what tools do I need?

below you'll find all of my favorite tools and services, but if you want to know what will be best for where you're at in your interior design career, click on the option below that describes you best.

I'm still a student

Still in design school, but wanting to get to grips with the right tools at the start?

i'm getting started

Setting out on your own or establishing your expertise at the start of your career?

I'm a pro but still learning

Already established but looking to improve your skills or your systems?

Affiliate Disclaimer

These are my top recommendations for software, supplies, etc. that I have found helpful to interior designers and interior design students. Some of these links are affiliate links, meaning I earn an affiliate commission if you decide to purchase (*indicates affiliate links). However, I recommend these tools no matter what.

interior design software

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AutoCAD LT*

Computer Aided Drafting

AutoCAD LT 1 month Recurring

Yes, AutoCAD. It’s been around forever, and for good reason. It works. You can create tidy, accurate, precise, and complex drawings with this software. Also, if you’re an interior designer who plans to even occasionally work with architects and engineers, knowing how to use AutoCAD will be a lifesaver. You’ll be able to work with the drawing files they send you directly. No awkward requests for a different file type. No constant need to check information with the architect as you work from the PDF. If you know AutoCAD all the incredible information that gets stored in that file is yours. AutoCAD LT is more budget friendly and gives you all the options you’d need as an interior designer.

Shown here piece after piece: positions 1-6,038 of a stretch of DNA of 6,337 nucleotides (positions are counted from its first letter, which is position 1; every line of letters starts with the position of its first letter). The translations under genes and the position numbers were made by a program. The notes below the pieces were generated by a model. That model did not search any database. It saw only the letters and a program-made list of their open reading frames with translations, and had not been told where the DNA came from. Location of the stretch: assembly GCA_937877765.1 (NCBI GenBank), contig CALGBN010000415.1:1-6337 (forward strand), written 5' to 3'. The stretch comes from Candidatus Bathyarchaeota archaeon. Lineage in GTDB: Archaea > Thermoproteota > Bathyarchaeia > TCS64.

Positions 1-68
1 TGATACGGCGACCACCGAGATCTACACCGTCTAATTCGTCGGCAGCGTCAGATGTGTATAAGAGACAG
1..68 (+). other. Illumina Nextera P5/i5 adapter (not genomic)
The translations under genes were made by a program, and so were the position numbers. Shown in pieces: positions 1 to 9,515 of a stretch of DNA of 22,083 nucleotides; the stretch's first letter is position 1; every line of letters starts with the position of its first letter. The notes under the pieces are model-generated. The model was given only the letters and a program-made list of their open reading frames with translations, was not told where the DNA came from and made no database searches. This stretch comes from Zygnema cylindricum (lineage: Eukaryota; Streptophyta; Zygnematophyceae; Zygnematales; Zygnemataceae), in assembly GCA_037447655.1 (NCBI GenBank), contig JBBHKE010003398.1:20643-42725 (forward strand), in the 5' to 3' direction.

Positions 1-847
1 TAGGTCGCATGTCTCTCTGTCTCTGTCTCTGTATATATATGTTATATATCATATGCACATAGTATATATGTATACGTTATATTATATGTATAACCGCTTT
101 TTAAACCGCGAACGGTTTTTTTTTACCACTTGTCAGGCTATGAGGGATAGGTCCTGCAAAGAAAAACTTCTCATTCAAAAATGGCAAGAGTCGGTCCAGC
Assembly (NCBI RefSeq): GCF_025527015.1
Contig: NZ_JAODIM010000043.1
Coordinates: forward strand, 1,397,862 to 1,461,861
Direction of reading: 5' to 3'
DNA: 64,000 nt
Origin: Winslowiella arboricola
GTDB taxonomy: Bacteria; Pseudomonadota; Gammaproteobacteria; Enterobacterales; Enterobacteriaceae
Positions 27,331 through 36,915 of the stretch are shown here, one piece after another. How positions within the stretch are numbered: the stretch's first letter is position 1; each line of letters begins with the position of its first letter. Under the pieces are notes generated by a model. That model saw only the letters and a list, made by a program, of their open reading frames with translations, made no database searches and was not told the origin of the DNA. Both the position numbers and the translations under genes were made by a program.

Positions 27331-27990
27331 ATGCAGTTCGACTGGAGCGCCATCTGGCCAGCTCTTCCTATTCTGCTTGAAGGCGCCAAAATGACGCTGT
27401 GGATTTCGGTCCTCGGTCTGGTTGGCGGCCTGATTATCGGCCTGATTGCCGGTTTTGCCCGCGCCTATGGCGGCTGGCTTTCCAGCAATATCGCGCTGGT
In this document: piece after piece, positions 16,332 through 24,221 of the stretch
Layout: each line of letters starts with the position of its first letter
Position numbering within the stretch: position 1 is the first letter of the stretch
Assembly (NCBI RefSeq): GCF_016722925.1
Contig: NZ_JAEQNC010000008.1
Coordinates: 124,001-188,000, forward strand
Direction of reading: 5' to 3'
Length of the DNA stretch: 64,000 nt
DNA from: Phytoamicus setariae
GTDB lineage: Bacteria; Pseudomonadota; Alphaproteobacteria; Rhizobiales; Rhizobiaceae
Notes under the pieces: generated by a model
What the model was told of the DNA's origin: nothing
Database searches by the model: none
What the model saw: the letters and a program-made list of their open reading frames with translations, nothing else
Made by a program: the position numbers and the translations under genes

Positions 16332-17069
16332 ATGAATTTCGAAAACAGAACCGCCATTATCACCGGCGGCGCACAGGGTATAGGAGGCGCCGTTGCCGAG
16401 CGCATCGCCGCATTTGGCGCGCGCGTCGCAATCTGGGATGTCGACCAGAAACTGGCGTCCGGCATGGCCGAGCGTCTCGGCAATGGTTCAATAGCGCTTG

*This is an affiliate link.

revit

Revit LT*

BIM software

AutoCAD Revit LT Suite 1 month Recurring

Now for interior designers wanting to dive more into the commercial sector – think hotels, offices, etc. – I typically recommend they take some time to learn Revit. It’s made by the same company as AutoCAD, but it is a completely different beast. While it might require a bit of a shift in terms of how you work and how you think about using the software, it can be incredibly powerful in communicating and coordinating complex projects. Even on small simple projects, the coordination of drawings and details can very easily be managed by a single person.

*This is an affiliate link.

1-1 services sketchup

Sketchup Pro

Digital modelling